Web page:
Contempt of court is the offense in law of being disobedient to or disrespectful towards a court order and court officers in behavior that opposes or defies the authority, justice and dignity of the court.
It is the plain and unqualified obligation of every person against, or in respect of, whom an order is made by a Court of Competent jurisdiction to obey it unless and until that order is discharged. The uncompromising nature of this obligation is shown by the fact that it extends even to cases where the person affected by an order believes it to be irregular or even void.
Action for contempt is divisible into two categories, namely, that initiated suo motu by the Court and that instituted otherwise than on the Court's own motion. The mode of initiation in each case would necessarily be different. While in the case of suo motu proceedings, it is the Court itself which must initiate by issuing a notice. In other cases initiation can only be by a party filing an application. In our opinion, therefore, the proper construction to be placed on Section 20 must be that action must be initiated, either by filing of an application or by the Court issuing notice suo motu, within a period of one year from the date on which the contempt is alleged to have been committed. [Pallav Sheth vs. Custodian, dt 10.8.2001 SC]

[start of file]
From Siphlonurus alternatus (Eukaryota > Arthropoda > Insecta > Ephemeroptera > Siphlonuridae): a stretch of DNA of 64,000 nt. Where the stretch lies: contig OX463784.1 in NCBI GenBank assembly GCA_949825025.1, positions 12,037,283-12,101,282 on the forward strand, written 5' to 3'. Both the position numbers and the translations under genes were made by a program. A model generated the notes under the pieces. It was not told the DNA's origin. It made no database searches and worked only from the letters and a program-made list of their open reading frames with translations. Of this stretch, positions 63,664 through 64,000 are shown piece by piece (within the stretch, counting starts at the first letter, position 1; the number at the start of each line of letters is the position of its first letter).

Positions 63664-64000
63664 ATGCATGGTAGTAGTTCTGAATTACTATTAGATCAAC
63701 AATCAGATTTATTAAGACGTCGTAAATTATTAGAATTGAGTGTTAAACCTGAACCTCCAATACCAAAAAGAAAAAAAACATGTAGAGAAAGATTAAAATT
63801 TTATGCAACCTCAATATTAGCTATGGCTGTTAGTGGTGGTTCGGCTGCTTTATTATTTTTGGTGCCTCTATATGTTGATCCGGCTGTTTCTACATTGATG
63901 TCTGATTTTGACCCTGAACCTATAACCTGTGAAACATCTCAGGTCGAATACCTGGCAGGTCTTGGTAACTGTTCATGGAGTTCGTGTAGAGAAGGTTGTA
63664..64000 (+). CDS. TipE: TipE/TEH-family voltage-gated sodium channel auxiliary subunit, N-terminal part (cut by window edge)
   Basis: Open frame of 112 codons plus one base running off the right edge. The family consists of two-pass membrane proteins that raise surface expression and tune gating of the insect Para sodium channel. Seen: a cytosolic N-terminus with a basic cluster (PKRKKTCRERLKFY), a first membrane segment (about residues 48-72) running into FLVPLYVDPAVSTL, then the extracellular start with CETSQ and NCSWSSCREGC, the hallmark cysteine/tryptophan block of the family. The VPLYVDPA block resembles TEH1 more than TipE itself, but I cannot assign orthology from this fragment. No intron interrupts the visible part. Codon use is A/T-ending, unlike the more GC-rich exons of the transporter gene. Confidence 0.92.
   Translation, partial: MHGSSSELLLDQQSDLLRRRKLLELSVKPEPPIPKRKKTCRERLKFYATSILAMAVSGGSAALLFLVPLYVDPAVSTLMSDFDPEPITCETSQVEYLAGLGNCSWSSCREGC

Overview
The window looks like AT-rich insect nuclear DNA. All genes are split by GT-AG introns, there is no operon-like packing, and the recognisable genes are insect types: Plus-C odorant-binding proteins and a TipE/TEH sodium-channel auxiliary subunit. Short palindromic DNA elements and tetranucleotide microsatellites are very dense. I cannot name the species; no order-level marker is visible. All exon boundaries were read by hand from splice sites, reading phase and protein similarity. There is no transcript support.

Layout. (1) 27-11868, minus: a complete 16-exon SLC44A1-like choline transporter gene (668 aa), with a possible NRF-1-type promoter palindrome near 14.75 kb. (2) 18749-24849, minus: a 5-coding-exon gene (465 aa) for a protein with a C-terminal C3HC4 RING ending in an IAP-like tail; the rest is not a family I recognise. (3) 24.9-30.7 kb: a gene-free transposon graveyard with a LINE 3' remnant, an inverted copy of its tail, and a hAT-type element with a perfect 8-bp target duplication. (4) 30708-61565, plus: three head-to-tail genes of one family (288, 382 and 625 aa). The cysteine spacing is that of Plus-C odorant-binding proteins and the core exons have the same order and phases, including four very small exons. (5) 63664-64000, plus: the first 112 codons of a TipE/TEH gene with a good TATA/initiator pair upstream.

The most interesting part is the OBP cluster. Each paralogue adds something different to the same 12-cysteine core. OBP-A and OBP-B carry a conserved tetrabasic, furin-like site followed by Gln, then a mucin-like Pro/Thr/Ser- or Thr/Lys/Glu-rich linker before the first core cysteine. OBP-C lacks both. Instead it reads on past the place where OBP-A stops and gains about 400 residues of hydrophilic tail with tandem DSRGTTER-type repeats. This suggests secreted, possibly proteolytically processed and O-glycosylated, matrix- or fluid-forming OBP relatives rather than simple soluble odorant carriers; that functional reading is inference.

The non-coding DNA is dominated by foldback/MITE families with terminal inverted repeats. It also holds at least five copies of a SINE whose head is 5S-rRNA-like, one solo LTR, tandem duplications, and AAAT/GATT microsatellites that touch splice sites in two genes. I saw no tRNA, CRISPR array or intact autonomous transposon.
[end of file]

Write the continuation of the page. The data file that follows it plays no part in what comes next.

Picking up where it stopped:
Advocates Act, 1961
In Re: Vinay Chandra Mishra, (1995) 2 SCC 584, it was found that the Contemner, an advocate, guilty of committing criminal contempt of Court for having interfered with and "obstructing the course of justice by trying to threaten, overawe and overbear the court by using insulting, disrespectful and threatening language", While awarding punishment, keeping in view the gravity of the contumacious conduct of the contemner, the Court said:
“The facts and circumstances of the Present Case justify our invoking the power under Article 129 read with Article 142 of the Constitution to award to the contemner a suspended sentence of imprisonment together with suspension of his practice as an advocate in the manner directed herein. We accordingly sentence the contemner for his conviction for the offence of the criminal contempt as under:
(a) The contemner Vinay Chandra Mishra is hereby sentenced to undergo simple imprisonment for a period of six weeks. However, in the circumstances of the case, the sentence will remain suspended for a period of four years and may be activated in case the contemner is convicted for any other offence of contempt of court within the said period; and
(b) The contemner shall stand suspended from practicing as an advocate for a period of three years from today with the consequence that all held by him in his capacity as an advocate, shall stand vacated by him forthwith.
Aggrieved by the direction that the "Contemner shall stand suspended from practicing as an Advocate for a period of three years" issued by this Court by invoking powers under Articles 129 and 142 of the Constitution, the Supreme Court Bar Association, through its Honorary Secretary, has filed this petition under Article 32 of the Constitution of India, seeking the following relief: